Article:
Water Quality: Why have they bottled it?

Last week we talked about the slightly queasy possibility of creating potable water from recycled sewage. One of the arguments to go down this road is the quality of the water that can be produced through modern wastewater treatment methods, such as our own NUTREM and Pure SBR technologies. We specifically mentioned the clarity of the water as being comparable to that of bottled water as, in this context, this is high praise for water that was once in a toilet bowl.

What we haven’t questioned – and it is good to see this in the Guardian this morning – is whether bottled water should really be considered the holy grail for water quality.

Bottled Water

Thanks to the marketing campaigns of the various companies responsible for bringing us bottled water, we associate their products not only with crystal clear, refreshing drinking water but also a healthy lifestyle, as if the water we purchase in a bottle is obviously better for us than anything that trickles out of our taps. Even if this is more of a feeling lodged in our subconscious than a bold claim by the companies involved, is there actually any truth in it?

Well, according to the study referenced in the Guardian the answer is no, there is absolutely no evidence that bottled water is better for you than tap water. While this may come as a surprise to some, for those of us that work closely with water companies, developers and the Environment Agency it is clear why bottled water would not be of a higher quality than our tap water – strict regulations surrounding wastewater, drinking water and the environment.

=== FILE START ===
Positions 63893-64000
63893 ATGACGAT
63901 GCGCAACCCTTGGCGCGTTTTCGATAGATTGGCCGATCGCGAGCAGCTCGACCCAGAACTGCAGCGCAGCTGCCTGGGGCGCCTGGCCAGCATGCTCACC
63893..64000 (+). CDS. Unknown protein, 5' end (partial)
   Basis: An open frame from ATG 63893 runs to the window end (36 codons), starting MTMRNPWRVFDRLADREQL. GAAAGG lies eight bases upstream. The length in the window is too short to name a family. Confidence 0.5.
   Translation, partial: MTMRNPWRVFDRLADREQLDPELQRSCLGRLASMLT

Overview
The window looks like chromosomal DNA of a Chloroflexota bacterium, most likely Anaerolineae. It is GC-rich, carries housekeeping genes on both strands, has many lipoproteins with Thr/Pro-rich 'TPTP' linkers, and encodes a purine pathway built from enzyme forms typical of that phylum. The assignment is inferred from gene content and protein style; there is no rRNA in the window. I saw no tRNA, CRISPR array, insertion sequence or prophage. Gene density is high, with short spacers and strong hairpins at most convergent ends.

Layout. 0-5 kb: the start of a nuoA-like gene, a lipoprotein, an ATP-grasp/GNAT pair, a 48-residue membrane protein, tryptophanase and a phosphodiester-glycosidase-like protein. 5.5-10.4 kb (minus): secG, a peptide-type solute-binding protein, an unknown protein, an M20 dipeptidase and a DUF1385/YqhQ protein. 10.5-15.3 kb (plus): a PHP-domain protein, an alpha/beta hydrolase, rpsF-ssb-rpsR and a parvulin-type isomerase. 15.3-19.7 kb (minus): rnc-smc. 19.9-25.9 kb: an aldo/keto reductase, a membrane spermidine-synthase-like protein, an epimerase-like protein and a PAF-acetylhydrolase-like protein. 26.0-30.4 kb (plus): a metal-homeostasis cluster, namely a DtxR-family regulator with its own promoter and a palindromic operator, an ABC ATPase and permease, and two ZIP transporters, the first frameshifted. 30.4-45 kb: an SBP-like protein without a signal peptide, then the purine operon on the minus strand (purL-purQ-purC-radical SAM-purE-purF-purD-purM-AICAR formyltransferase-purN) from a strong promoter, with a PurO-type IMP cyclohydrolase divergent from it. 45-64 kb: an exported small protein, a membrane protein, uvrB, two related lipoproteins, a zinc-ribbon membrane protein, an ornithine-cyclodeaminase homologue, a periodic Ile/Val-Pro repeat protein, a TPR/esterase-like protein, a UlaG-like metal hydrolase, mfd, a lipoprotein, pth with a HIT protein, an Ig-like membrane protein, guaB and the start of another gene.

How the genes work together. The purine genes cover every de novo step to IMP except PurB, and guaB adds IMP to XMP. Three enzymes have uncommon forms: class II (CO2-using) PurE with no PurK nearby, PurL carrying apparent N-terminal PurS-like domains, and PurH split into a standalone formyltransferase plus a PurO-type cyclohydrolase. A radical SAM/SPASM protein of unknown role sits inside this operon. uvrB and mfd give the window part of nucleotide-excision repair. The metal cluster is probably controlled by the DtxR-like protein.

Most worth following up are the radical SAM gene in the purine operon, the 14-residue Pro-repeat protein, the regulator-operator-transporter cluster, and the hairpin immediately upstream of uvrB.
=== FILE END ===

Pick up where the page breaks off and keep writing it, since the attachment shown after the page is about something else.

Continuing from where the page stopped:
Although in this country we do not recycle wastewater directly into drinkable water the regulations imposed by the Environment Agency are tough on water companies and developers, and the advanced wastewater treatment solutions we provide are designed to achieve outstanding effluent qualify that conforms with these regulations. A good example would be the amount of phosphorous and nitrogen allowed in treated water, which we talked about in a previous article.

It is not surprising then that once the water previously treated to these high standards by a wastewater treatment plant is removed from a river and treated at a water treatment plant to drinkable standards, it arrives at our taps in a condition similar to, or indeed better than bottled water.

So is this again, purely a psychological trip wire? Why does the image of bottled water scooped directly from the mountainous regions of Europe seem more appealing than a strictly regulated, continuous supply of clean drinking water? Let us know your feelings about drinking water, bottled or otherwise, in the comments below!


Photo by Steven Depolo – licence 

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